Wednesday, September 18, 2013

Checking data errors with phylogenetic networks

Data-display networks can be used for a number of purposes, for example: Exploratory data analysis, Displaying data patterns, Displaying data conflicts, Summarizing analysis results, and Testing phylogenetic hypotheses. One of the more important, but currently under-valued, purposes is detecting data errors.

For instance, networks can help you detect data-sampling errors or outliers (eg. wrong specimen identification, diseased specimens), as well as data-collection errors (eg. extracting the wrong DNA, amplifying the wrong gene, sequencing artifacts) and data-processing errors (eg. data entry mistakes, incorrect alignment). These types of errors will likely show up as reticulations in a network, especially a splits graph.

Perhaps the most powerful use of such networks is in conjunction with a database of gold-standard or benchmark sequences. Comparison of all new sequences with the database would allow for a systematic quality check, because the network structure of the database is already known, and any deviation from this structure highlights potential problems ("identifying idiosyncrasies that cannot be attributed to natural evolutionary processes") or indicates novel sequence variation. Much of this process can be effectively automated by computer scripts.

To date, the champion of this use of networks has been Hans-Jürgen Bandelt, who has presented a number of interesting practical examples over the past dozen years. Below, I have included an annotated list of some of the more interesting publications in this area.

Bandelt H-J, Lahermo P, Richards M, Macaulay V (2001) Detecting errors in mtDNA data by phylogenetic analysis. International Journal of Legal Medicine 115: 64-69. —The first to suggest phylogenetic analysis as a component of data-quality checking, although networks are not explicitly mentioned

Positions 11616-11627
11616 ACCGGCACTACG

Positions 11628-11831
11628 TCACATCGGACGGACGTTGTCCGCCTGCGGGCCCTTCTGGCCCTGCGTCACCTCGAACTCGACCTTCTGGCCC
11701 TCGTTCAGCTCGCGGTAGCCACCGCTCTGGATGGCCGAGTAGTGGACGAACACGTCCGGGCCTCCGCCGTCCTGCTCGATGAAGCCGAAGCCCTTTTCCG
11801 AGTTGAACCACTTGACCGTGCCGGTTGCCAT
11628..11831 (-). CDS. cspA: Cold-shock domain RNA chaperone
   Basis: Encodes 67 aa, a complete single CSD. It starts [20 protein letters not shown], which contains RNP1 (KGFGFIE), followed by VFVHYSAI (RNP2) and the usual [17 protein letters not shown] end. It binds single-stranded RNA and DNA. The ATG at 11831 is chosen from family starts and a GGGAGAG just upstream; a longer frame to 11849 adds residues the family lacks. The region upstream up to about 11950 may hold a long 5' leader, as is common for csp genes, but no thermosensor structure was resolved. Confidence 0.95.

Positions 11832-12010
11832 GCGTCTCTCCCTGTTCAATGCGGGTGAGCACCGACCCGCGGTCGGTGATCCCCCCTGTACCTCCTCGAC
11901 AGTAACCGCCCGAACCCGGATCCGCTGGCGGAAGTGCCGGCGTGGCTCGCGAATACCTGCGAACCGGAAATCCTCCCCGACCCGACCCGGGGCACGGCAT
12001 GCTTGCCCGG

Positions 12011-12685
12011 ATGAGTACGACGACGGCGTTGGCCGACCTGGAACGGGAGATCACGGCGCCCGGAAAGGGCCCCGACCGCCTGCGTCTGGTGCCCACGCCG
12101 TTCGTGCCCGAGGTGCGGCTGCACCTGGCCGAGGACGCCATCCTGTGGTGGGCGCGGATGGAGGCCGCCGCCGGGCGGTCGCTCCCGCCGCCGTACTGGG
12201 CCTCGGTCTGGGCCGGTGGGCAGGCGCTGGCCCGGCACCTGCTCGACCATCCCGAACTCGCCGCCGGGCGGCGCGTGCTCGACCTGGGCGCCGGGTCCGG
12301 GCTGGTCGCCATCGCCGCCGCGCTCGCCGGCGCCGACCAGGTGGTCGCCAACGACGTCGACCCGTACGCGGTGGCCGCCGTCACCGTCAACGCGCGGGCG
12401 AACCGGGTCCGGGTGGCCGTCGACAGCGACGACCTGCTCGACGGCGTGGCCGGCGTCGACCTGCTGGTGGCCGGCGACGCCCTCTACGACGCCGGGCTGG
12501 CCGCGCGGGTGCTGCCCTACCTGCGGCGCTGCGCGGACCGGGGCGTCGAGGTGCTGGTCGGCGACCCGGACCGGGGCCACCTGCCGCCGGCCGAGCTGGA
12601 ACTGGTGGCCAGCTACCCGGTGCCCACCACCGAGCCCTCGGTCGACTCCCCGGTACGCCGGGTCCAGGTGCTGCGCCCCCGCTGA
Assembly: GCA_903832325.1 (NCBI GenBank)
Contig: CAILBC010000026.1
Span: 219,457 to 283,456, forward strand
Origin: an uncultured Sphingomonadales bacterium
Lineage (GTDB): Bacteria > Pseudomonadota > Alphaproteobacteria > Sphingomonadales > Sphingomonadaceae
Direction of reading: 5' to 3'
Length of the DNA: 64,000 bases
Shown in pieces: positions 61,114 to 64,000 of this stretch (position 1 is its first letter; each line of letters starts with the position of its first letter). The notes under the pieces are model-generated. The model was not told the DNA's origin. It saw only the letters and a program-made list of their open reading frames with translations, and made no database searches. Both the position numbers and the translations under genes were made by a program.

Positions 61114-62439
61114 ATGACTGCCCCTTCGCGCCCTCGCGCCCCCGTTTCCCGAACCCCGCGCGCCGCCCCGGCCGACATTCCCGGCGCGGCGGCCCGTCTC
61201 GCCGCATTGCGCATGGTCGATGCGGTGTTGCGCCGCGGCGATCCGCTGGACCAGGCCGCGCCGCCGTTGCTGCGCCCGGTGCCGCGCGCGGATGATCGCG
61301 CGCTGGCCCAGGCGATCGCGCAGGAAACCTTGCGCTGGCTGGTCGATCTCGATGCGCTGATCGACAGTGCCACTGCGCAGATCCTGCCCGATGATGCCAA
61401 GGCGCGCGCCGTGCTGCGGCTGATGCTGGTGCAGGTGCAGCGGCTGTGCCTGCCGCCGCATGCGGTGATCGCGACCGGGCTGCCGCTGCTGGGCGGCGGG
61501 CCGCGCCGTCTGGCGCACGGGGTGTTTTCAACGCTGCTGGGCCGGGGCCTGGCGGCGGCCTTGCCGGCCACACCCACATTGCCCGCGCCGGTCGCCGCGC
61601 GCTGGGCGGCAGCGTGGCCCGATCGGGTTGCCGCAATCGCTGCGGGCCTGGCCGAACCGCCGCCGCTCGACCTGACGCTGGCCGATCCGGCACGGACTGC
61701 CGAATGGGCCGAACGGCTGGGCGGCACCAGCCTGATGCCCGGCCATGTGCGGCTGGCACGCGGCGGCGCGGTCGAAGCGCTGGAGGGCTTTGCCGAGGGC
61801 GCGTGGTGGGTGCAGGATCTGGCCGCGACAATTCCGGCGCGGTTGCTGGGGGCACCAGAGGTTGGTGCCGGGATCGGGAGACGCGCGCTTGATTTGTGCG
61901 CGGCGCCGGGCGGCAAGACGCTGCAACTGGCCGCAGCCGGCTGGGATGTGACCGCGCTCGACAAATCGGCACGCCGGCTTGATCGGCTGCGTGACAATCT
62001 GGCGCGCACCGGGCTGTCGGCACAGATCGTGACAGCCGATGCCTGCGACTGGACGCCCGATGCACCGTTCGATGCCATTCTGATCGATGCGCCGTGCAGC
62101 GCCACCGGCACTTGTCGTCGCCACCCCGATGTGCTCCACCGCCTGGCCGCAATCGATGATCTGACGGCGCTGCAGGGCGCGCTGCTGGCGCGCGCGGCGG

Bandelt H-J, Quintana-Murci L, Salas A, Macaulay V (2002) The fingerprint of phantom mutations in mitochondrial DNA data. American Journal of Human Genetics 71: 1150-1160. — The first to explicitly suggest using networks, and then use median and quasi-median networks to detect errors in published human mtDNA control-region datasets

Bandelt HJ, Kivisild T (2006) Quality assessment of DNA sequence data: autopsy of a mis-sequenced mtDNA population sample. Annals of Human Genetics 70: 314- 326. — Use quasi-median networks to detect errors in a published human mtDNA control-region dataset

Bandelt HJ, Dür A (2007) Translating DNA data tables into quasi-median networks for parsimony analysis and error detection. Molecular Phylogenetics and Evolution 42: 256-271. — Discuss the use of quasi-median networks for error detection, and re-visit the analysis of Bandelt and Kivisild (2006)

Parson W, Dür A (2007) EMPOP — A forensic mtDNA database. Forensic Science International: Genetics 1: 88-92. — Use quasi-median networks to detect mtDNA errors in forensic data by comparison with a benchmark database

Kong Q-P, Salas A, Sun C, Fuku N, Tanaka M, Zhong L, Wang C-Y, Yao Y-G, Bandelt H- J (2008) Distilling artificial recombinants from large sets of complete mtDNA genomes. PLOS One 3: e3016. — Use median networks to detect possible artificial recombinant sequences in molecular databases (ie. chimeric sequences resulting from laboratory-induced errors)

Bandelt H-J, Yao Y-G, Bravi CM, Salas A, Kivisild T (2009) Median network analysis of defectively sequenced entire mitochondrial genomes from early and contemporary disease studies. Journal of Human Genetics 54: 174-181. — Use median networks to detect possible errors in human mtDNA genomes intended to find sequence mutations associated with particular diseases

No comments:

Post a Comment